At the second area, defendant met Officer Christopher Bulger of the River Vale police, who again asked to see defendant's driver's license, registration and proof of insurance. Officer Bulger also noticed that defendant had the odor of alcohol on his breath, bloodshot eyes and slurred speech. Officer Bulger wanted to perform some field sobriety tests, and he asked defendant to step out of his car. The area was flat, dry and well lit; and defendant gave no indication of any physical limitations that would affect his ability to complete these tests. Officer Bulger asked defendant to perform in turn the "walk and turn," the "one leg stand" and the "Romberg balance" tests. Officer Bulger said that defendant failed each of these tests, had difficulty maintaining his balance and swayed from side to side. After observing these difficulties, Officer Bulger told defendant he was under arrest, placed him in handcuffs, and advised him of his Miranda rights. Miranda v. Arizona, 384 U.S. 436, 86 S. Ct. 1602, 16 L. Ed. 2d 694 (1966).

Officer Bulger then read to defendant in its entirety the New Jersey Motor Vehicle Commission Standard Statement. At the end of paragraph 11 of this document, Officer Bulger asked defendant to submit samples of his breath, and defendant declined. Officer Bulger then read to defendant the last paragraph of the document and again asked him if he would agree to provide samples of his breath, and defendant again declined. Officer Bulger then gave defendant two tickets, one for driving while intoxicated, the other for refusal to provide a breath sample.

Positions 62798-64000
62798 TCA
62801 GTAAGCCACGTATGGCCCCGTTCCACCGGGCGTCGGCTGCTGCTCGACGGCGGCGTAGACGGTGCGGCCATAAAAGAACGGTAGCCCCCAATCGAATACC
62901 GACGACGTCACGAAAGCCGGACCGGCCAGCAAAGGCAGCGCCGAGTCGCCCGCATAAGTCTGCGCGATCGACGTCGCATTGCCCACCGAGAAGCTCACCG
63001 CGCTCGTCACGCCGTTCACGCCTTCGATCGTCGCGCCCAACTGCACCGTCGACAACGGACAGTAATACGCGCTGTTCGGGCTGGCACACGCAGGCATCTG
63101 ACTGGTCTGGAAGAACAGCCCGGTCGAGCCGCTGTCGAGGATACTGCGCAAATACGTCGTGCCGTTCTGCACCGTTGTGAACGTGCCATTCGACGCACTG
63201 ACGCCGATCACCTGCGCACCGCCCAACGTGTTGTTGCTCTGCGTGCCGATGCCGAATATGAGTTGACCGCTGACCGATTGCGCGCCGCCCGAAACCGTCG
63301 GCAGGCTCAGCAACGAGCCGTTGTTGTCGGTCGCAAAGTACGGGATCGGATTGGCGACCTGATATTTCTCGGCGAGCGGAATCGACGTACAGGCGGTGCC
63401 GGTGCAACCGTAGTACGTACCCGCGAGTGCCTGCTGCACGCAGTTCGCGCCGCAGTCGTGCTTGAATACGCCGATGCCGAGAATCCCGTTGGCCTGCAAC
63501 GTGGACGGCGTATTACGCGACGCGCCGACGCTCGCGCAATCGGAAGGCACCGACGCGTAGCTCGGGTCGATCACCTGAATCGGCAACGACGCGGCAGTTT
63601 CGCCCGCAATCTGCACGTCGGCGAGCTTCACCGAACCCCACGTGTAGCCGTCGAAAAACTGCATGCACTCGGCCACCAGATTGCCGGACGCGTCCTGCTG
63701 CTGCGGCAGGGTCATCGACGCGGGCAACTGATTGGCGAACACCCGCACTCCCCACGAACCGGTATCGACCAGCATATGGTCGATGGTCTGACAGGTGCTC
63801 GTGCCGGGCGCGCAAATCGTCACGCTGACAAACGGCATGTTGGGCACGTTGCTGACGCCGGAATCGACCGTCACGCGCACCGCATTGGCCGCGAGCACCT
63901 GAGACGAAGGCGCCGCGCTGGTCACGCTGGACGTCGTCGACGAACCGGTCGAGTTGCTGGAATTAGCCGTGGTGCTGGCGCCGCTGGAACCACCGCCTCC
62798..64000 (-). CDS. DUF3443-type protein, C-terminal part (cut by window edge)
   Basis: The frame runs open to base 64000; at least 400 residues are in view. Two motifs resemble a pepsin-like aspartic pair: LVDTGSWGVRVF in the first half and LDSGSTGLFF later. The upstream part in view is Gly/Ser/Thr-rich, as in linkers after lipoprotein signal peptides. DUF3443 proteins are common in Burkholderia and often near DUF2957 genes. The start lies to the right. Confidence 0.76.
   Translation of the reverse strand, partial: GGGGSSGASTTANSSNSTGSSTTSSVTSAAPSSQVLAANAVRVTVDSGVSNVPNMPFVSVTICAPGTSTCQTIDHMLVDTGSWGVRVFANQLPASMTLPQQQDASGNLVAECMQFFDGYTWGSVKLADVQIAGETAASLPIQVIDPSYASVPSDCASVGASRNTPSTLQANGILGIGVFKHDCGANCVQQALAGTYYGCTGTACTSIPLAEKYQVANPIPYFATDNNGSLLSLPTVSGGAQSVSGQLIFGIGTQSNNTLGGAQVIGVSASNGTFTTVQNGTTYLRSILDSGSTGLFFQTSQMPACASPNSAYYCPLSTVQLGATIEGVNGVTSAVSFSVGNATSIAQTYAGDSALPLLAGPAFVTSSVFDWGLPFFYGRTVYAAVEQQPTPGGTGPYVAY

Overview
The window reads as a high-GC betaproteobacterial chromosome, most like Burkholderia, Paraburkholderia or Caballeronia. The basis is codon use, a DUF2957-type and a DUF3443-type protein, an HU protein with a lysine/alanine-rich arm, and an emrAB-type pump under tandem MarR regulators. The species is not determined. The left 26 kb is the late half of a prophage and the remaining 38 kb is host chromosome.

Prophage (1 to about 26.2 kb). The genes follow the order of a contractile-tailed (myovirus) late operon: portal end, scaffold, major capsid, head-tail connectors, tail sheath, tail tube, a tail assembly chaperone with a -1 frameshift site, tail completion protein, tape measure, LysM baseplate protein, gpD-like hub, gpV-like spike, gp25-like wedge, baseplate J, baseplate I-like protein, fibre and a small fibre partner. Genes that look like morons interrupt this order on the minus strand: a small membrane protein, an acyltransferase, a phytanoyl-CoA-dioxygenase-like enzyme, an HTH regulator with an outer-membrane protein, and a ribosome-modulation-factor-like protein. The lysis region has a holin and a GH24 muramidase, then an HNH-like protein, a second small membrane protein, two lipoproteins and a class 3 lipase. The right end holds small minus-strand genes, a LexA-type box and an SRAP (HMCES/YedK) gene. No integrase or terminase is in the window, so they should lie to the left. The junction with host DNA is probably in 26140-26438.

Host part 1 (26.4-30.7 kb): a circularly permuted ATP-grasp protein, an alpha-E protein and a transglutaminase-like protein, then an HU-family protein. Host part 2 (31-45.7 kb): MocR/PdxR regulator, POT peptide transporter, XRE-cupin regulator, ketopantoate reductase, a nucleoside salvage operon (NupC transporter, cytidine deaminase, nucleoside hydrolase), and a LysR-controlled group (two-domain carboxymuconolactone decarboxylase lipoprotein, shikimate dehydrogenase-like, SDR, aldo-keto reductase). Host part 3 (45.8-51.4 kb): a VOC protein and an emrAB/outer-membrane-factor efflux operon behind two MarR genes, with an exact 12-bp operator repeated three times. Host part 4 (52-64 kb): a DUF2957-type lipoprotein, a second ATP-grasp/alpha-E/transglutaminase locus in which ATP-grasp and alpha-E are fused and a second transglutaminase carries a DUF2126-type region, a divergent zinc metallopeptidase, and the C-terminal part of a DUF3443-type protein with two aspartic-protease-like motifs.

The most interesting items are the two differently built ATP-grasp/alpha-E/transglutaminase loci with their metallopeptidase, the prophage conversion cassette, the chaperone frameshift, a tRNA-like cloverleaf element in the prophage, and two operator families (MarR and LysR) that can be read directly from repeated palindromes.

Shortly thereafter, two other River Vale police officers drove defendant to police headquarters. When he arrived at police headquarters, defendant indicated he wanted to take the breath test. He was informed that in light of his refusal at the scene, the test would not be performed.

Defendant contended that the road block at which he was stopped was unconstitutional, and he filed a motion in municipal court to suppress evidence of the motor vehicle stop, and of his detention and arrest. In response to defendant's motion, the prosecution presented three witnesses -- Sergeant Robert Ryan of the River Vale police, Officer Bulger and Sergeant Scheidle.